In short: no, it wouldn’t, according to Chris Calabrese, legislative counsel for the American Civil Liberties Union, and Jim Harper, director of information
In short: no, it wouldn’t, according to Chris Calabrese, legislative counsel for the American Civil Liberties Union, and Jim Harper, director of information policy studies at the Cato Institute, a libertarian-leaning research foundation.
No one is going to be excited by a proposal that involves “finger printing the entire U.S. working population,” said Calabrese at a Cato Institute Capitol Hill briefing today. The proposed regulations are “costly, they’re ineffective, they’re bureaucratic. They’ll start with immigrants, but they’re a tool for social control.”
What Calabrese is referring to is a proposal for a national biometric ID card, laid out by Sens. Charles Schumer (D-N.Y.) and Lindsey Graham (R-S.C.) in a Washington Post op-ed in mid-March as part of the comprehensive immigration reform bill they’re drafting. The two senators essentially plan on requiring “all U.S. citizens and legal immigrants who want jobs to obtain a high-tech, fraud-proof Social Security card,” they wrote.
But according to Calabrese and Harper, the nationally uniform ID would create a long list of problems — and it wouldn’t help solve the problem of illegal immigration.
Perhaps the most significant issue Calabrese addressed is that the problem targeted by the proposal won’t be affected at all. The card would require all U.S. citizens and permanent residents to get a card, but illegal immigrants who already ignore current laws can still just ignore the national ID. “You’re saying, ‘Let’s pass a law to target people who are already ignoring the existing law,’” Calabrese said. Employers could still hire people who do not have a card or have a falsified card, or they could simply pay their workers under the table.
This isn’t just an immigration issue, Harper noted. “We’re talking about native-born Americans” who would be affected by this.
Harper and Calabrese addressed some of the issues with the national ID:
Anyone could still present false documents, either by creating a manufactured identity or stealing an identity, to obtain a national ID.
The actual ID could also be illegally reproduced.
Biometrics are untested. There is no good standard for biometrics. Harper pointed out that, for example, some people who work in manual labor don’t have easily distinguishable fingerprints.
The ID system could cost at least $100 billion, based on cost figures for a similar identification program, “the Real ID,” a voluntary state-issued national ID program implemented in 2005.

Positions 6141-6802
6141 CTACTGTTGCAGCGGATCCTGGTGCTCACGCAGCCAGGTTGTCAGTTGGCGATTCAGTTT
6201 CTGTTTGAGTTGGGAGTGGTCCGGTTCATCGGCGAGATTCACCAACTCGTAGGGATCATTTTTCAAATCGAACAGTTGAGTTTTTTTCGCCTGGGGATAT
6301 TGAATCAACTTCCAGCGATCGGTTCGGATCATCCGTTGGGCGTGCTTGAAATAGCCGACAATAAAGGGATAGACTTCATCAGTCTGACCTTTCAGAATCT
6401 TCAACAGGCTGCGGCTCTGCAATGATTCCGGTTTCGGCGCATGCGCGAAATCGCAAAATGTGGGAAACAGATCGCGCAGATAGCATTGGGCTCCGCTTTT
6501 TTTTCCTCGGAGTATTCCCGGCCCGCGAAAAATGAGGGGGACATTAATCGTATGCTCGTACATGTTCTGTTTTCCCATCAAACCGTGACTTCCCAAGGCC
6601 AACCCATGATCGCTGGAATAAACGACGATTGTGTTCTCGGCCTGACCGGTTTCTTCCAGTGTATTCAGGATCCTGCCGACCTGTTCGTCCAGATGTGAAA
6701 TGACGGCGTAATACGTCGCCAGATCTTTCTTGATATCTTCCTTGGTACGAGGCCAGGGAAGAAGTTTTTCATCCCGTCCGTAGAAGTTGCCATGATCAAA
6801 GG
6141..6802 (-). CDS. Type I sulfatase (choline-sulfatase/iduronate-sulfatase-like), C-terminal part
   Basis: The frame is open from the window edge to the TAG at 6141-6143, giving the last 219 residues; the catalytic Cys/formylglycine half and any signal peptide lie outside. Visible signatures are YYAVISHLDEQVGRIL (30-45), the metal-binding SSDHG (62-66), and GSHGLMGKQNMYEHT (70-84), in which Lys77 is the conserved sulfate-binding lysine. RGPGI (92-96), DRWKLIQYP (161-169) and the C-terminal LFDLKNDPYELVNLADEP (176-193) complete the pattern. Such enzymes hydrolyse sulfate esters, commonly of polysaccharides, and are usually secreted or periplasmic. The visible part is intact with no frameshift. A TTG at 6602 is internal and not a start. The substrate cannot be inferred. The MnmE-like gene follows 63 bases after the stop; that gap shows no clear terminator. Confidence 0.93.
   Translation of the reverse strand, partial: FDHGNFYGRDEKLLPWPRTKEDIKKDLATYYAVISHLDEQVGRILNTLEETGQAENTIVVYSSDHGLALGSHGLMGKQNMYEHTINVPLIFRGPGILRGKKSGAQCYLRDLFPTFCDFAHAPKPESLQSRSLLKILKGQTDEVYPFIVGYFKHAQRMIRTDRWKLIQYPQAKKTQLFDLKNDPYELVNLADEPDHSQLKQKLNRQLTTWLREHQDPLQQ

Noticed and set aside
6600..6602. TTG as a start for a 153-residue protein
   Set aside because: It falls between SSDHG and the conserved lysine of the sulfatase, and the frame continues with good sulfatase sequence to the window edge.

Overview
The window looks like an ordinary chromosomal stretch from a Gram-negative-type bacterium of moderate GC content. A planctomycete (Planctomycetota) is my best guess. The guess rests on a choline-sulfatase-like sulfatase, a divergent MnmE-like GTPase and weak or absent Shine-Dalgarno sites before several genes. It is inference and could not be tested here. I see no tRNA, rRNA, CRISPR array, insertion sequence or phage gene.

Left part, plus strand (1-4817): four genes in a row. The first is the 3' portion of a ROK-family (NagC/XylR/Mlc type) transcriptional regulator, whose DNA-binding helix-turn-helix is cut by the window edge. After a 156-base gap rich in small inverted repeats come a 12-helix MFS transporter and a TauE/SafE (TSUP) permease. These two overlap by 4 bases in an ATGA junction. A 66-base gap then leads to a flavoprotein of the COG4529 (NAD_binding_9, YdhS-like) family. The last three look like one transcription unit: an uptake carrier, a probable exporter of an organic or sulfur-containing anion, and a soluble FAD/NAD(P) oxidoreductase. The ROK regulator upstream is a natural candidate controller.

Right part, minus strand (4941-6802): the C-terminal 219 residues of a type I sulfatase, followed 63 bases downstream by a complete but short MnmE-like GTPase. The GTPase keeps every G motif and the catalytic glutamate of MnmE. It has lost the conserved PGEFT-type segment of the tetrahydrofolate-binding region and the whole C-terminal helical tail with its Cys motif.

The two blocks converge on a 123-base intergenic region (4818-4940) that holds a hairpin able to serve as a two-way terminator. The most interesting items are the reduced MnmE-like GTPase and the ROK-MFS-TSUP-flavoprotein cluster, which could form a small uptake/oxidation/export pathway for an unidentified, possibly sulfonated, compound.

The system would create privacy issues, including a possible government database of information that could be easily corrupted.
It eliminates the choice of documents someone can use when applying for a job or for government benefits.
A nationwide system could create long delays for correcting errors.
It could encourage discrimination in the workforce, because employers might not want to deal with longer delays for immigrants (legal residents or naturalized citizens) who have more documents that need to be added into the system.
“These problems have never been addressed,” said Calabrese, “and the problems are going to fall on the backs of workers.” He said it would invert the relationship between citizens and the state and it would mean certain rights are conditional upon approval by the government. A national ID would be “sort of like the note you needed to get to go to the bathroom in school.” Calabrese said the Arizona immigration bill is a step in that direction.
The ACLU and more than 40 other organizations have publicly opposed the national ID proposal within Schumer and Graham’s immigration reform plan. But the entire proposal is still cloudy — the Post op-ed is the only concrete “plan” the senators have so far, and until the bill is actually introduced, no one really knows what to expect. It’s also unclear whether a national ID could face opposition from right-leaning anti-immigration groups.
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